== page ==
Turkish President Recep Tayyip Erdogan discussed the war against the Islamic State and a plan to curb Syrian Kurdish influence with the president of the Kurdistan Regional Government of Iraq (KRG) Masoud Barzani over the weekend. The chat was the second of its kind in a week, a sign the Turkey is looking to fortify its alliance with the Iraqi Kurdish Peshmerga.
The Turkish state outlet Anadolu Agency reported that Barzani and Erdogan met for an hour to discuss, among other things, “economic ties” and the struggle against the Islamic State in northern Mosul, Iraq, the terrorist group’s regional capital in the nation. Hurriyet, a Turkish newspaper, cited sources who claimed that the two additionally sought to find new avenues for cooperation in Syria.
Turkey, Hurriyet claims, is seeking to expand the reach of the Iraqi Kurdish Peshmerga into Syria. “With the help of Barzani and Turkey, the Rojava Peshmergas were formed by the Syrian Kurdish National Assembly,” the newspaper explains. Hurriyet adds that the Syrian Kurdish militias governed by the Syrian Kurdish Democratic Union (PYD) have expressed concern about Iraqi Kurdish groups usurping their territory and blocked 7,000 Peshmerga fighters from entering the area.
Barzani’s meeting with Erdogan followed a series of similar encounters with parties of the fight against ISIS in Syria. On Monday, Barzani reportedly met with Turkish Prime Minister Binali Yildirim for another round of conversation regarding the eradication of the Islamic State. While that meeting also revolved around the fight against the Islamic State, the outlet Kurdistan24 reports that Kurdish officials told reporters Barzani “demanded from Yildirim the release of the pro-Kurdish Peoples’ Democratic Party [HDP] Co-leader Selahattin Demirtas and a dozen other lawmakers imprisoned since November 2016.”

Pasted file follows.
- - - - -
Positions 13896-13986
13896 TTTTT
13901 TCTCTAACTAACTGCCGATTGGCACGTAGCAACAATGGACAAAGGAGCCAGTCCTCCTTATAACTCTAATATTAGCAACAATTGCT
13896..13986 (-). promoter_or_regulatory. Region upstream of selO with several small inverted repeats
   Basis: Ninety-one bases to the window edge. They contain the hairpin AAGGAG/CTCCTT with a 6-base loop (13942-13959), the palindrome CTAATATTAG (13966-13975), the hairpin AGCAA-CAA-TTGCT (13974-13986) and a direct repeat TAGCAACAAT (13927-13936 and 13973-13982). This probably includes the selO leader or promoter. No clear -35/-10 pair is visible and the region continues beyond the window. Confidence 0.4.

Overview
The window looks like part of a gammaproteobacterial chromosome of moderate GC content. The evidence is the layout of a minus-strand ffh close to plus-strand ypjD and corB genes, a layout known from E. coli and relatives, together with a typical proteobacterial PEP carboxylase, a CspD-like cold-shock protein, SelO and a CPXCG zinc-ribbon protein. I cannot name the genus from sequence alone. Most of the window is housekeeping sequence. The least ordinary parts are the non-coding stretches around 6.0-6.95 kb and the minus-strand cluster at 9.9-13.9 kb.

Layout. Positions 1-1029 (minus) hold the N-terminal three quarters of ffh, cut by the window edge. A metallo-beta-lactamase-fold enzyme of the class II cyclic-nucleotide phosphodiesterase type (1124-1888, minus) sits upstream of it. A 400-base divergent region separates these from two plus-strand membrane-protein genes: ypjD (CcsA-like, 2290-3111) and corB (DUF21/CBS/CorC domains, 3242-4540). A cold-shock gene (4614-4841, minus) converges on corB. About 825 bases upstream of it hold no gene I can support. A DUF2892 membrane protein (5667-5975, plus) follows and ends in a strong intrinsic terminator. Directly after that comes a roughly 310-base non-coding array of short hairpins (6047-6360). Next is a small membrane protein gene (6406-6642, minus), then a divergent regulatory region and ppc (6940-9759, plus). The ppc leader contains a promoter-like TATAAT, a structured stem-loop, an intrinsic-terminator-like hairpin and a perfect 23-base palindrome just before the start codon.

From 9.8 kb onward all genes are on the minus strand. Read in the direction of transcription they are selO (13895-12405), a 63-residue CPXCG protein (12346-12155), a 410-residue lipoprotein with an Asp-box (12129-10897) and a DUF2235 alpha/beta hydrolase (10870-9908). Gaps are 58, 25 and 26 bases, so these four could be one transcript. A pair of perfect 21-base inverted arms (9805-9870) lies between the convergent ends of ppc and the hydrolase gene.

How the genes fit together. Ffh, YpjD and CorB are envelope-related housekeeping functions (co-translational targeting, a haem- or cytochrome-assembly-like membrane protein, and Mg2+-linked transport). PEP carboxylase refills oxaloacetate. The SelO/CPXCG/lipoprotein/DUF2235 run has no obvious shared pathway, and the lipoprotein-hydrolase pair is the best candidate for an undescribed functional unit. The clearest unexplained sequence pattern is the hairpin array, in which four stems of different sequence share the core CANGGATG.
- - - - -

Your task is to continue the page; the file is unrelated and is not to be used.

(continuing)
Demirtas was arrested in November, along with HDP co-chair Figen Yüksekdağ, and charged with “aiding terrorism” for opposing Erdogan. He has been held in isolation and members of the HDP have protested that he has been subjected to “torture” as he awaits his trial. Demirtas has publicly accused Erdogan of attempting to build a “caliphate” and compared his Justice and Development Party (AKP) to the Islamic State.
Barzani’s KRG government has notoriously struggled to maintain amicable relations with the PYD and the Kurdistan Workers’ Party (PKK). The PYD cooperates with the PKK, although the PKK is a U.S.-designated Marxist terrorist group. The PYD, like the Peshmerga, also cooperate with the United States. Unlike the PYD, the Peshmerga have opposed the presence of the PKK in Iraq and repeatedly demanded they leave Peshmerga-controlled areas.
Barzani himself has said the PYD’s militias and the PKK “are exactly one and the same thing,” dismissing U.S. cooperation with the PYD because “You know the top priority for us and the Americans is the fight against [ISIL], so they might turn a blind eye.” And the KRG has not been hesitant to warn the PKK that they may be in the Peshmerga’s line of fire should they remain in Iraq. “Under the present circumstances, the presence of PKK forces in Sinjar will only add to instability in the area and nothing more,” Prime Minister Nechirvan Barzani, the president’s nephew, said in December, adding that it was possible for the Peshmerga to act to remove the PKK.
The PYD has nonetheless on occasion attempted to reach out to the KRG, as both groups seek to found an independent Kurdistan, though these attempts have failed.
While the Turkish part of Barzani’s tour has focused on the war against the Islamic State, the KRG president made another important date on the topic of Kurdish independence: a meeting with American Vice President Mike Pence on February 18. While the White House emphasized Vice President Pence’s “support for a unified, federal, and democratic Iraq,” Barzani senior adviser Hemin Hawrami told the Kurdish outlet Rudaw that Kurdish independence “was seriously discussed.”